What’s on this Easter: Blitzed Brits

Blitzed Brits Title ImageThe Easter holidays are almost upon us and that means two weeks of finding ways to entertain the kids. Living near to Manchester means we are fortunate enough to have several free museums nearby as well as some really great value days out.¬†Yesterday, the boys and I headed into town to visit the Blitzed Brits exhibition at the Imperial War Museum North. With interactive displays, real life stories of evacuees and revolting recipes to create with rationed food, it’s a really fun way to teach children about World War Two.

The Blitzed Brits exhibition is only a small part of what the Imperial War Museum North has to offer visitors, yet if you look around the exhibition properly and take in all the information on display, just that section can easily while away 2-3 hours.

At the entrance we found booklets for the children to complete as they followed the timeline around the walls and through a family kitchen, an underground station, a tunnel, a blacked out room and more…

Blitzed Brits 2

Follow the survival stations in sequence to collect all the clues you need for the conundrum in your booklet

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Complete the pages inside your Blitzed Brits booklet to help retain the knowledge you gain

Using these booklets ensured that the boys were actually taking information in rather than just skimming over it and immediately forgetting what they’d read. Each page asks questions on a different aspect of the Blitz and the answers can be found at or around one of the 9 ‘Survival Stations’ situated throughout the Blitzed Brits section.

They discovered that Manchester had been bombed during the war and I was able to tell them that their great grandma remembers a bomb dropping not far from her house, the impact of it causing the front door lock to blow clean off! Relating what they were learning to the experiences of a real person in their lives was a great way to make what they were learning seem like less of a made up story to them and more like the real life event it actually was.

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Discover where bombs were dropped during the blitz

Once we’d read about the bombs the boys went on to discover what people did to avoid them. From hiding under the reinforced kitchen table to gathering in air raid shelters and tube stations, they learned that you weren’t guaranteed a good night’s sleep during the blitz – if the sirens were sounding you had to head for safety! One titbit of information that seemed to stick with Rowan was the tale of a lady hiding her baby in a bin to protect it from the bombs. We talked about how frightened the baby might have been and how the lady must have been very worried about her baby’s safety. We then decided we’re pretty grateful that there is no war now, because our plastic bins wouldn’t be much use.

We moved through to the kitchen and created some quite revolting recipes using the interactive displays. The boys spent an age in here making the yuckiest dishes they could. Baked hedgehog for dinner, anyone?

Seek safety under the dining table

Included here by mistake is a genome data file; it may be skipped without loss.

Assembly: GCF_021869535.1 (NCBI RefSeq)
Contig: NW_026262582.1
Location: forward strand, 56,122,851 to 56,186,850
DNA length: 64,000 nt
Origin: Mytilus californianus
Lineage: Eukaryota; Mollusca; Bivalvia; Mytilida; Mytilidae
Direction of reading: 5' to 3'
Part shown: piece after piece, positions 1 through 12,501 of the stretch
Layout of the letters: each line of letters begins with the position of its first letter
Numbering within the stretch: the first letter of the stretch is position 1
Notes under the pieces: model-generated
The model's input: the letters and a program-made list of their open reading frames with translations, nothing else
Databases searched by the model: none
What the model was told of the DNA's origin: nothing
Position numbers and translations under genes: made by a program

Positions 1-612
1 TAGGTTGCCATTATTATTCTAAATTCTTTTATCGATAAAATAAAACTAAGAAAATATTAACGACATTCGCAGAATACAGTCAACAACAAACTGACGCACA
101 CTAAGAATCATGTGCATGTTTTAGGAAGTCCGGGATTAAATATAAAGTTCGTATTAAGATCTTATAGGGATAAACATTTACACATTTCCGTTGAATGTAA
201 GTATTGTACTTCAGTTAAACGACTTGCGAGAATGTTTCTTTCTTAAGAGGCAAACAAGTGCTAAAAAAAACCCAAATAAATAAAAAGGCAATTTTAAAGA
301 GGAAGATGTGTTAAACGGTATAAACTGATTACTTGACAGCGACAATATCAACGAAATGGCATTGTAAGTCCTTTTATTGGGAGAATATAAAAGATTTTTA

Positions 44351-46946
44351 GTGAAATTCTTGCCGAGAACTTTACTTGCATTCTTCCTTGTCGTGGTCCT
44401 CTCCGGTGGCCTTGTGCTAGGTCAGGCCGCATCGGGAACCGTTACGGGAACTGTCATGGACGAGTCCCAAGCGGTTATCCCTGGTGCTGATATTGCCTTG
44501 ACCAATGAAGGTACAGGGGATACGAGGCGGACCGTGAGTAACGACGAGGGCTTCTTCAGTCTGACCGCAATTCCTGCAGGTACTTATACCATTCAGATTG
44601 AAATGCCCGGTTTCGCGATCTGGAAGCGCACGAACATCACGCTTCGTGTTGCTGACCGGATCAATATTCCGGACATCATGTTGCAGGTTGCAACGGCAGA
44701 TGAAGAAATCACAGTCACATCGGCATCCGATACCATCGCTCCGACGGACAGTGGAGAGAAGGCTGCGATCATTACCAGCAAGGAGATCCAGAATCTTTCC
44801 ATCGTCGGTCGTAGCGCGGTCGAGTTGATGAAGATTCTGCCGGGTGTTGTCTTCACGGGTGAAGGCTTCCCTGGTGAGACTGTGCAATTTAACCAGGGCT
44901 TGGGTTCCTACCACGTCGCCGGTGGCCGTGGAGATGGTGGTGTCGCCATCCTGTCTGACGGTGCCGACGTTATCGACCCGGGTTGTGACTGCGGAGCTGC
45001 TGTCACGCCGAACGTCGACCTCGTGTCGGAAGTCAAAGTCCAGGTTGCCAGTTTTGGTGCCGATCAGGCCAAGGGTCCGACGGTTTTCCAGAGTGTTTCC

Seek safety under the dining table

Rustle up something yucky in the Blitzed Brits kitchen

Rustle up something yucky in the Blitzed Brits kitchen

We spent a good while listening to and reading about the evacuee children. I think the boys took quite an interest in this because it related to people of their own age, and they thought it was awful that families were parted like this, even though I assured them that the intentions behind it were good! Rowan listened twice to Mary Moore recalling how she and her school friends were evacuated, and we looked at the images and video clips of the children being sent to the countryside.

Learning about evacuee children

Not keen on going away from home as an evacuee!

Learning about evacuees

Listening to the first hand experience of an evacuated child

Once the train journey was over, the boys followed a flow chart on the floor to see where they would end up staying as evacuee children – but not all of the households looked welcoming! They dressed up in clothes that would have been typically worn during the blitz and learned about all the different jobs people did during the war.

I learned that men over 40 couldn’t sign up and thought that seemed like a very young age at which to have the cut off, but we read about ‘Dad’s Army’ and all the other roles people played on the Home Front – which could be just as dangerous as being on the front line.

Which family will you live with?

Which family will you live with?

Don't forget your Blitzed Brits hat!

Don’t forget your hat!

As you can see, we all had a thoroughly enjoyable, informative and educational time at the Imperial War Museum’s Blitzed Brits exhibition and I cannot recommend it enough. Both boys enjoyed their visit and they are aged 5 and 8, so i would recommend it for any primary school aged child (and older!).

The Blitzed Brits exhibition is open at Imperial War Museum North in Manchester until 10th April and is free entry for all. It’s a brilliant way to spend a long morning or afternoon during the Easter holidays and you might just learn a thing or two yourself!

The boys came away from here eager to learn more about the Second World War, and so I have ordered a Blitz Replica Pack from their online shop and have downloaded The Blitz resource pack from the Twinkl website ready to work on a little project at home.

 

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